Consumers have been dialing up their scrutiny of the fast fashion industry for years. The repercussions of reckless consumerism is weighing on our collective conscious more than ever. With an impending climate crisis, the sustainable nature of supply chains has come into question. Brands have changed tack in an effort to keep our business. Big players in the industry, such as Zara and H&M, have made sweeping commitments to environmentally conscious business reforms. However, the industry still faces critique on several fronts. A so-called ‘race to the bottom’ in pricing has had dire human consequences from child labour to unlivable wages. Early this month, fashion brand Boohoo was exposed by an undercover Sunday Times journalist, with the accusation of ‘slave labour’ and unsafe conditions in one of its UK factories. The reaction from the public was swift, with #boycottboohoo tearing through social media, and putting the entire industry—and factory labour in general– back under the microscope.
Since the beginning of the Coronavirus pandemic, workers’ rights have been constant in the headlines. Subpar social distancing measures in meat-processing plants led to huge outbreaks. Amazon factory workers have gone on strike over unsatisfactory pandemic working conditions. Lawsuits have been filed on their behalf. In March, when it became clear that seasonal fashion would be significantly disrupted, much of the garment industry came to a standstill. Giant Western labels began cancelling orders with factories in Bangladesh in mass, often refusing to pay for already manufactured product and leaving them to foot the bill entirely. As fast fashion brands clambered to minimise their own losses, data from the Bangladeshi and Garment Manufacturers Exporters Association revealed, that at least £2.4bn of existing orders were cancelled and over a million garment workers sent home without pay. The consequences threaten to impoverish an entire workforce. A widespread social media campaign, started by Ayesha Barenblat, urged brands to #PayUp, while an online petition has gathered hundreds of thousands of signatures. This reckoning has encouraged several prominent brands such as Gap and Levi’s to honor original financial commitments. Nonetheless, several others such as Primark and URBN (Urban Outfitters, Free People, Anthropologie), show little sign of budging. The Boohoo Boycott, which exposes the issue closer to home, has outraged many people. After a 45% increase in online sales over lockdown, Boohoo’s stock prices have taken a nose dive since the accusations came to light. Online marketplaces such as Amazon and ASOS have since publically cut ties with the brand. However, many activists see the move for other fast fashion brands to solely vilify BooHoo, as hypocritical. In order to sell their products at the low prices they do, they all must also be tied up in worker exploitation.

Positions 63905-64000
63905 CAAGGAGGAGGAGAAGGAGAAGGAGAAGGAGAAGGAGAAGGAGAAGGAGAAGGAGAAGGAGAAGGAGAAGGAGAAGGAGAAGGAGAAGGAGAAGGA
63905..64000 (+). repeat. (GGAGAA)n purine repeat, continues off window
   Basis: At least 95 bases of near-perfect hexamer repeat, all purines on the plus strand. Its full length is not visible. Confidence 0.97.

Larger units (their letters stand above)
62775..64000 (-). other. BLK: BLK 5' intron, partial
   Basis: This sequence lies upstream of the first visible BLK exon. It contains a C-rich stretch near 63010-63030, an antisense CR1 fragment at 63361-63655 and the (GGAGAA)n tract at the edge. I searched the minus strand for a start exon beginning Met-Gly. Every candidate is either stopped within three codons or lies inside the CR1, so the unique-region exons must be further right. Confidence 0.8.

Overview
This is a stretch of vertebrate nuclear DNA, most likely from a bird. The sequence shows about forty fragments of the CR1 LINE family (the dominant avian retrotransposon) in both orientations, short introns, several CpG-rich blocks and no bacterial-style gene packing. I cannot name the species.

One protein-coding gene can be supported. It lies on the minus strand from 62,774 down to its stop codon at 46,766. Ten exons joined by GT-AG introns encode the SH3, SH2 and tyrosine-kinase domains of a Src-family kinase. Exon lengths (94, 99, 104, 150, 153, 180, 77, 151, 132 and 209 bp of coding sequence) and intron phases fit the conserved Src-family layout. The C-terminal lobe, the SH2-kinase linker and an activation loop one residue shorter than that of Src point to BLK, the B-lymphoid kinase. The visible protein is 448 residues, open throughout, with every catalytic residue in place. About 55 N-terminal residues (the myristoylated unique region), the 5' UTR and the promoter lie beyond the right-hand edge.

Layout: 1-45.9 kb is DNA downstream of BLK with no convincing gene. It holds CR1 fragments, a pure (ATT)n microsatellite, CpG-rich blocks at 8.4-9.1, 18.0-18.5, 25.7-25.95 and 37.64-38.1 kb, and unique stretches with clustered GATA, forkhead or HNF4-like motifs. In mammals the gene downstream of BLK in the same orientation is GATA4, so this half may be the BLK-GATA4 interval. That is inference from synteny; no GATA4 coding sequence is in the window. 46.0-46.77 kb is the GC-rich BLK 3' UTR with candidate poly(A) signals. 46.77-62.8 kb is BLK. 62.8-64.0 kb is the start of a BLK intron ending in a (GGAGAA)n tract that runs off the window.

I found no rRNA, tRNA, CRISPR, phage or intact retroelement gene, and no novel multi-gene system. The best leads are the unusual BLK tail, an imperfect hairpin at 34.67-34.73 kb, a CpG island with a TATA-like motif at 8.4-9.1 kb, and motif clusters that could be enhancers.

By eliminating many of the distractions of our busy schedules, the Coronavirus lockdown has created a situation where people are more tuned-in than ever. The Black Lives Matter protests, which continue globally, have raised our awareness to overlooked injustices. The pandemic itself has exposed the vast inequalities in our society as a whole. It has created a culture of vigilance, launching us into a period of unprecedented accountability. Consumers’ collective memory is getting longer and their tolerance for fast-fashion’s failures is becoming lower. Brands, whether they are in fashion, food, or any manufactured consumer good, should not breathe a sigh of relief when, this week or the next, they aren’t the face of a scandal like BooHoo. Brands have a collective responsibility to proactively do better. Otherwise, their days are numbered.